FPGA Data Transfer demo #1

This is the first post of a short tutorial series aiming to demonstrate the capabilities of high-speed data transfer using FPGA based platform and an elementary Python application.

FPGA Data Transfer demo is a simple and exemplary project designed for high-speed data acquisition. It integrates Opal Kelly XEM7310 platform (with Xilinx Artix-7 FPGA) as a data generation module and a Python application on a PC (connected via USB3.0) that receives and processes the data. The data is then saved to a file in HDF5 format which has been designed for storing and managing large amounts of data (such as time-series) in a hierarchical binary format.

A proposed system with a simple GUI is capable of:

  • controlling data acquisition
  • writing whole data to HDF5 file
  • live data plotting

 

Overview

In this introductory post, we will cover all the required hardware and software elements that will be used within this project. After everything is set up the user will be able to run an example script to check the communication with the board and the possibilities of current hardware setup.

 

What is needed?

Hardware

Software

  • Opal Kelly FrontPanel SDK (including HDL files and Python API) – available from Opal Kelly’s Pins portal to approved registered customers,
  • Xilinx Vivado Design Suite – (for compiling VHDL code and creating .bit files to program the FPGA). WebPack edition is available for free from Xilinx website,
  • (registration required, use Web installer like Xilinx recommends, also you may want to deselect other boards to save some disc space (see). Resulting required disc space should be around 37GB.

  • Python interpreter (Opal Kelly Python API version should match used interpreter),
  • Python IDE of choice  (optional)

This tutorial was tested on Linux Ubuntu 18.04, with Python 3.6

Additional files needed to perform the test described later in this post:

  • PipeTest.bit. – generated sample bitfile available from the Opal Kelly website (look for “XEM7310-A75 Sample Bitfiles”),
  • pipe_test.py – script from our GitHub repository  (python/tools/pipe_test.py).

We recommend cloning or downloading our repository to maintain the file structure.

Note: Before the first run copy your FrontPanel Python API files (_ok.so and ok.py) into this folder:

     fpga_data_transfer_demo/python/FrontPanelAPI/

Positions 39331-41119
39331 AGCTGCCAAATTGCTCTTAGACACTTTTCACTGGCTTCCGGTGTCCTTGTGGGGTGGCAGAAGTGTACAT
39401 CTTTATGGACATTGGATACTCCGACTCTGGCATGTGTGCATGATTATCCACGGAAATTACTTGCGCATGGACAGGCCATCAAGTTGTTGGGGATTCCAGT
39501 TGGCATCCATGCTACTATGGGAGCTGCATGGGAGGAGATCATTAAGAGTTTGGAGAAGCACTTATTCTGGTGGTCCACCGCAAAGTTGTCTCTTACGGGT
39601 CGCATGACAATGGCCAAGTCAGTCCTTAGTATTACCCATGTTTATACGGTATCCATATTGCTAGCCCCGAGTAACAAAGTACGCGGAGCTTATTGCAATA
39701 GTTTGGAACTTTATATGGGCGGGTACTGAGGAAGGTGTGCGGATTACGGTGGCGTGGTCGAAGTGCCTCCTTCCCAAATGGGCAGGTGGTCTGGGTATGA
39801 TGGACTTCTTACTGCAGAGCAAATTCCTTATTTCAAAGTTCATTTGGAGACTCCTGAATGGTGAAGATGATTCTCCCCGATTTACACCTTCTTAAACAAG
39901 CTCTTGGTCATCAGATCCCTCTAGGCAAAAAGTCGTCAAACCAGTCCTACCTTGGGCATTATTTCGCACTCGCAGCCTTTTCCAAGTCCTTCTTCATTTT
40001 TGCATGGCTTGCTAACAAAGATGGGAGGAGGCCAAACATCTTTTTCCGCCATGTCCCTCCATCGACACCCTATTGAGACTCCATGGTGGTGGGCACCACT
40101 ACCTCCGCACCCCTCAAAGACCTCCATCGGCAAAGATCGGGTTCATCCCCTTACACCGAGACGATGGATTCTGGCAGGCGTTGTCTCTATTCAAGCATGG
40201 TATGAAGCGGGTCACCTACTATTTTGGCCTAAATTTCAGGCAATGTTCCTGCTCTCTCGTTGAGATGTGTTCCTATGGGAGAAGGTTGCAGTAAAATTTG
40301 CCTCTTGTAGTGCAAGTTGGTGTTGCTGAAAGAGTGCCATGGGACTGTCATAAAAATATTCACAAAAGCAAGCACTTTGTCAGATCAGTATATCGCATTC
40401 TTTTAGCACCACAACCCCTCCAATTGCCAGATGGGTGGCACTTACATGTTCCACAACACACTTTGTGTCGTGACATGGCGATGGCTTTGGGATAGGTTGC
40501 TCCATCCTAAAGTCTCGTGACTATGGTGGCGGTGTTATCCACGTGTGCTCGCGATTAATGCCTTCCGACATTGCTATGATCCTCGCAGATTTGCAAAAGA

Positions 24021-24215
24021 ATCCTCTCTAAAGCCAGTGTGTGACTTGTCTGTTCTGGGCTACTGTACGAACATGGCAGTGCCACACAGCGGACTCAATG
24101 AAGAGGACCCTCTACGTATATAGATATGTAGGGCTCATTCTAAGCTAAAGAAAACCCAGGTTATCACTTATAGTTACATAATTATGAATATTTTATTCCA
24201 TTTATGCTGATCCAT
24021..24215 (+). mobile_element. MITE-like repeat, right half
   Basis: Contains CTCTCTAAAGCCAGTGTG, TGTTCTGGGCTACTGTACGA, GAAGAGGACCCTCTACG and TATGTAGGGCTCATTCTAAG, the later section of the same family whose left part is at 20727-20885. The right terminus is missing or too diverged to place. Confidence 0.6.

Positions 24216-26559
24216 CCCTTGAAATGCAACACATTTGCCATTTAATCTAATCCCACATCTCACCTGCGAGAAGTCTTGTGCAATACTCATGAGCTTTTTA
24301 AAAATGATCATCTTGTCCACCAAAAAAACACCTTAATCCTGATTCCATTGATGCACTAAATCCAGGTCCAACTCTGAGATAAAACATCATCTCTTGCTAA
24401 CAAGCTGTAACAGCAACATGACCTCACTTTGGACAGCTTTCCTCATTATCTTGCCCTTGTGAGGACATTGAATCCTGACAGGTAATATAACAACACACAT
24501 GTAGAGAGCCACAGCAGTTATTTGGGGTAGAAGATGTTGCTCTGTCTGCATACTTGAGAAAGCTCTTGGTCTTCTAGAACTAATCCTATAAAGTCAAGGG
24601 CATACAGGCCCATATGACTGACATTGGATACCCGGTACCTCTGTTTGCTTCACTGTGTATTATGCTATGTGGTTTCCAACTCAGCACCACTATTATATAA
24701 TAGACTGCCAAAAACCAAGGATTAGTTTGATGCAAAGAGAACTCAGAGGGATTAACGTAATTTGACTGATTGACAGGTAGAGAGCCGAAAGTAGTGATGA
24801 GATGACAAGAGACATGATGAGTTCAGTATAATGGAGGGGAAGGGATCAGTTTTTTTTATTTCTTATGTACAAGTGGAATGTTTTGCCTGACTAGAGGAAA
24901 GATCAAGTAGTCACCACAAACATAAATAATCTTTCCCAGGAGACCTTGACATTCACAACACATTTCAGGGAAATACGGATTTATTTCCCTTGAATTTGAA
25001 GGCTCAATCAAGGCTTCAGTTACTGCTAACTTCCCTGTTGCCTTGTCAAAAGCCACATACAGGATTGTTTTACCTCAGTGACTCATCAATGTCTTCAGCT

Checking the transfer capabilities

It’s good to know what maximum transfer rate is achievable on your setup and verify whether the application can cope with desired data throughput at the very beginning. To send data we will use Opal Kelly’s provided bulk transfers called Pipes (more info about Opal Kelly Pipes can be found here). Transfer rate strongly depends on used buffer and block (for Block-Throttled Pipes) lengths due to the existence of overhead. Usually, the speed increases with buffer length. Its upper limits are also determined by USB hardware capabilities.
To run the test:

  1. power up the board,
  2. plug the USB cable to the computer,
  3. go to the directory where pipe_test.py resides and run:
    python3 pipe_test.py path_to_bitfile/PipeTest.bit

(remember to change path_to_bitfile to an actual path on your computer!)

The script will perform transfer speed tests for various transfer lengths and buffers. It will print the result to the console. A certain pair of BLOCK_LENGTH and TRANSFER_LENGTH (in bytes) can be also tested by running:

    python3 pipe_test.py path_to_bit_file pipes BLOCK_LENGTH TRANSFER_LENGTH

For our setup, with SuperSpeed USB3.0 interface we were able to observe transfer speed up to almost 300MiB/s using Python. If maximum transfer lengths do not exceed 50MB/s it may indicate that USB2.0 port is used.

Bear in mind that 340 MiB/s transfer speed advertised on Opal Kelly’s website was probably measured using C++ application, and in fact, we achieved similar results using their PipeTest.cpp benchmark.  Also, these results are taken without any data processing, and the final result for your application may be lower, but hey –  its Python!

 

What’s next?

In the next posts we will be:

– setting up a project in Vivado and creating a simple FPGA demo application in VHDL,

– writing a Python application to read the data and save them to HDF5 file

– visualizing the data in Python

 

We hope you will find our demo project helpful, and in case of any questions feel free to leave a comment!